Blog of the International Journal of Constitutional Law

What’s New in Public Law

[Editor’s Note: Republished with a correction: our description of the Federal Constitutional Court of Germany’s action on the rent-control law was not quite clear. To confirm, the FCC has not yet rendered a decision on the constitutionality of the law. We are grateful to our readers for bringing our attention to this point. We have also added a new paper co-authored by an editor of the Blog, with an invitation for comments.]

Mohamed Abdelaal, Assistant Professor, Alexandria University Faculty of Law

In this weekly feature, I-CONnect publishes a curated reading list of developments in public law. “Developments” may include a selection of links to news, high court decisions, new or recent scholarly books and articles, and blog posts from around the public law blogosphere.

To submit relevant developments for our weekly feature on “What’s New in Public Law,” please email

Developments in Constitutional Courts

  1. The United States Supreme Court will hear a challenge to Republican-drawn electoral maps in Wisconsin.
  2. The Supreme Court of Iraq ordered the suspension of a referendum on the independence of Iraqi Kurdistan, to examine whether such a poll would be constitutional.
  3. The Constitutional Court of Guatemala suspended a legislation that would replace prison sentences for illegal campaign financing with fines.
  4. The Constitutional Court of Spain has imposed daily fines of up to 12,000 EUR on Catalan officials for every day they continue organizing a banned referendum.
  5. The Constitutional Court of Thailand might face a “reset” as some of is sitting judges do not meet the stricter qualification requirements for office under the new Constitution.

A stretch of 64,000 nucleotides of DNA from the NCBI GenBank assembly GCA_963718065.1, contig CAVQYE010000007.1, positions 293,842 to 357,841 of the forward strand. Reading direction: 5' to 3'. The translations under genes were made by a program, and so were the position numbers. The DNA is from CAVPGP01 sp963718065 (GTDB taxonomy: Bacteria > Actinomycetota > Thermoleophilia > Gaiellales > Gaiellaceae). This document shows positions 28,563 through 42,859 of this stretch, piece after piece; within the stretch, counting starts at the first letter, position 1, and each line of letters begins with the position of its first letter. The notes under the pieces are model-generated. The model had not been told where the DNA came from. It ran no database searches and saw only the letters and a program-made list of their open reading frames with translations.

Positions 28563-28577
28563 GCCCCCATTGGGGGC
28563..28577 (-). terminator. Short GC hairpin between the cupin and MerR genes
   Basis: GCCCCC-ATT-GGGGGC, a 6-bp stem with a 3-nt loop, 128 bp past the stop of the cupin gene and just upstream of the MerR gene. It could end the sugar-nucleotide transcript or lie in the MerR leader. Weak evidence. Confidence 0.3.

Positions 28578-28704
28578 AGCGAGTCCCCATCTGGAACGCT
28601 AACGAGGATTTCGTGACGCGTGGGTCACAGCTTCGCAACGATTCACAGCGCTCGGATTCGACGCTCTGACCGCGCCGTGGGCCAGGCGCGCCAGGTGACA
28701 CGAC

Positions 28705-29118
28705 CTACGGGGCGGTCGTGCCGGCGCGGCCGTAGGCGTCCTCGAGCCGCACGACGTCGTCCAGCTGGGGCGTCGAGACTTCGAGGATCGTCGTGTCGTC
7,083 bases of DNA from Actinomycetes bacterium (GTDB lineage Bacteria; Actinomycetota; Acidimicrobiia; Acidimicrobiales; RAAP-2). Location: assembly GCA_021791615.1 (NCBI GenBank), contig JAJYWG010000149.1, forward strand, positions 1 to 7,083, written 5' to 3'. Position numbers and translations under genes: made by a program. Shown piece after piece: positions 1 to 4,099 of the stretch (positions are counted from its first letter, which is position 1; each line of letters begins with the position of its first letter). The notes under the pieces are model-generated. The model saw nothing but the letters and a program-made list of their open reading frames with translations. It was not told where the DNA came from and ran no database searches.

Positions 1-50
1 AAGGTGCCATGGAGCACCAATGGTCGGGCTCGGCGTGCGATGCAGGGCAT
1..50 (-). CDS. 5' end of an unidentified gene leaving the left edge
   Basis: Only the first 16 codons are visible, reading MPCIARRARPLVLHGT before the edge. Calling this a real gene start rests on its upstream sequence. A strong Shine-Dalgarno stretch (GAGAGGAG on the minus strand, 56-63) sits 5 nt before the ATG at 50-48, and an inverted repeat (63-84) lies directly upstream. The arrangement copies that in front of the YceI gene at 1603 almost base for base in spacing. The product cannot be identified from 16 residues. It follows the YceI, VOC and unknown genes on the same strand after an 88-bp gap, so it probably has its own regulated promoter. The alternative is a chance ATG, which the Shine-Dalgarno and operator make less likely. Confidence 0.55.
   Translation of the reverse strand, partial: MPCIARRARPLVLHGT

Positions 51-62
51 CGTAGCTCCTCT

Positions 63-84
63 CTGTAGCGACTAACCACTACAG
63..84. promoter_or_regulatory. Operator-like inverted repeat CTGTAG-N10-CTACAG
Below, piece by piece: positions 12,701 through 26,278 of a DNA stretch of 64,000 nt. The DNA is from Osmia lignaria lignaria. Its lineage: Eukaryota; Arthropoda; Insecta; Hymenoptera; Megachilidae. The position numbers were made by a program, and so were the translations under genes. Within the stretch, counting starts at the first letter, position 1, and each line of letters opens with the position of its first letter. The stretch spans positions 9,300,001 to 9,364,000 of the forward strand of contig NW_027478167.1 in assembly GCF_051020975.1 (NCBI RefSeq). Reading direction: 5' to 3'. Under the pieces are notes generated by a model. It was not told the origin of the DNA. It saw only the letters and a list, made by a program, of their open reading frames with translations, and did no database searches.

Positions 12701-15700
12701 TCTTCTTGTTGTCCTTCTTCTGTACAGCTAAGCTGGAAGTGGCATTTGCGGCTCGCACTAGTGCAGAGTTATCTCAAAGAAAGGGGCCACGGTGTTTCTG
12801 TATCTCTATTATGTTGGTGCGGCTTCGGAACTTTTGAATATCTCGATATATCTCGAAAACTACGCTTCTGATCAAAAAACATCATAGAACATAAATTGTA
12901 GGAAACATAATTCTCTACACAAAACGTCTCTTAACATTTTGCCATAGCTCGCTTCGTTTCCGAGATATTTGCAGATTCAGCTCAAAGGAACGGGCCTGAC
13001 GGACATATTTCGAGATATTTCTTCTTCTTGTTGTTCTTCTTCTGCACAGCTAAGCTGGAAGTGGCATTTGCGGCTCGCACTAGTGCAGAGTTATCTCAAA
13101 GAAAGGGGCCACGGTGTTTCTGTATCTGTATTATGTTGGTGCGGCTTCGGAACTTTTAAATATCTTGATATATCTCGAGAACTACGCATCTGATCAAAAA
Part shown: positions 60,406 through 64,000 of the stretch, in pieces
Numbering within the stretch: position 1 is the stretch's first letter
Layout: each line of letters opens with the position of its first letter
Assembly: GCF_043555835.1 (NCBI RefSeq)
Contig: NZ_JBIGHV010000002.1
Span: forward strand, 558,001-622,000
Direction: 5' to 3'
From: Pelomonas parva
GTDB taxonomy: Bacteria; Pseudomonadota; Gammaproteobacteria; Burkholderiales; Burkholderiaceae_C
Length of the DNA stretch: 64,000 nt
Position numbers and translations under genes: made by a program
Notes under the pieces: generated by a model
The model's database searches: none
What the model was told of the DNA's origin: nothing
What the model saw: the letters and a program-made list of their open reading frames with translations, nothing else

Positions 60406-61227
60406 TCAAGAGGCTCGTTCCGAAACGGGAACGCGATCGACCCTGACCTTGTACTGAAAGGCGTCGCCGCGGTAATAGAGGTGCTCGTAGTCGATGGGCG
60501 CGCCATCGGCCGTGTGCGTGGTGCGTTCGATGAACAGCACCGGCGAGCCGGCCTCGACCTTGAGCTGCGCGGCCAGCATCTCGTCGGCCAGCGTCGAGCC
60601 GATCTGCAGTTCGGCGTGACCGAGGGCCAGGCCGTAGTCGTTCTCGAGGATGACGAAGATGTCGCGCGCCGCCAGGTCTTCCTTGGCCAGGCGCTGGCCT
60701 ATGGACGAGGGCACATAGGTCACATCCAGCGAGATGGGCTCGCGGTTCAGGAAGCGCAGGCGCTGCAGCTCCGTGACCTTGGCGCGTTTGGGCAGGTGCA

6. The Constitutional Court of Czech Republic found that a Turkish citizen has been wrongfully detain while waiting for his possible extradition to Turkey for more than three years.

In the News

  1. The Arizona Supreme Court awarded same-sex couples full parental rights.
  2. Lawmakers from Bolivia’s governing Movement Towards Socialism party requested the Constitutional Court to allow President Evo Morales to run for a fourth term.
  3. The European Commission called all parties in Catalonia to respect the Constitution.
  4. A parliamentary panel in Togo approved a controversial bill to introduce presidential term limits to the Constitution.
  5. Irish lawmakers begin drafting a bill to amend the Eighth Amendment on abortion.
  6. The President of Zimbabwe has been accused of tampering with the 2013 Constitution.
  7. In Italy, a new law makes torture a crime.

New Paper–Comments Welcome

Farrah Ahmed, Richard Albert, and Adam Perry, Judging Constitutional Conventions (working paper) (2017)

Abstract: The study of constitutional conventions is anchored in an assumption that has so far remained unchallenged: Commonwealth courts will recognize and employ conventions but never enforce them. We show in this Article that the dominant view today is doubly mistaken: there is no such shared “Commonwealth approach” to the treatment of constitutional conventions nor do Commonwealth courts refrain from enforcing conventions. Drawing from Canada, India and the United Kingdom, we disrupt the foundations of the scholarly understanding of conventions by demonstrating that Commonwealth courts have recognized, employed and indeed also enforced conventions. Beyond this new discovery, we make the normative claim that Commonwealth courts sometimes should enforce conventions, an additional contrast between the dominant view and ours. We argue that courts should act as executors of the will and judgment of constitutional actors, and limit themselves to enforcing only power-shifting conventions, which transfer power from those who have legal power to those who can legitimately wield it. This new role of an executor court brings clarity, stability and predictability to the exercise of official powers that are rooted in constitutional convention rather than constitutional law.

New Scholarship

  1. Erdem Büyüksagis, The Role of Comparative Law: New International Model Rules vs. Time-Tested Local Practices, 42 North Carolina Journal of International Law and Commercial Regulation (2017) (discussing the role of courts and comparative law in the promulgation of the Swiss Civil Code in Turkey)
  2. Carlos García-Soto, Estudios Sobre La Asamblea Nacional Constituyente (2017) (analyzing the National Constituent Assembly in Venezuela)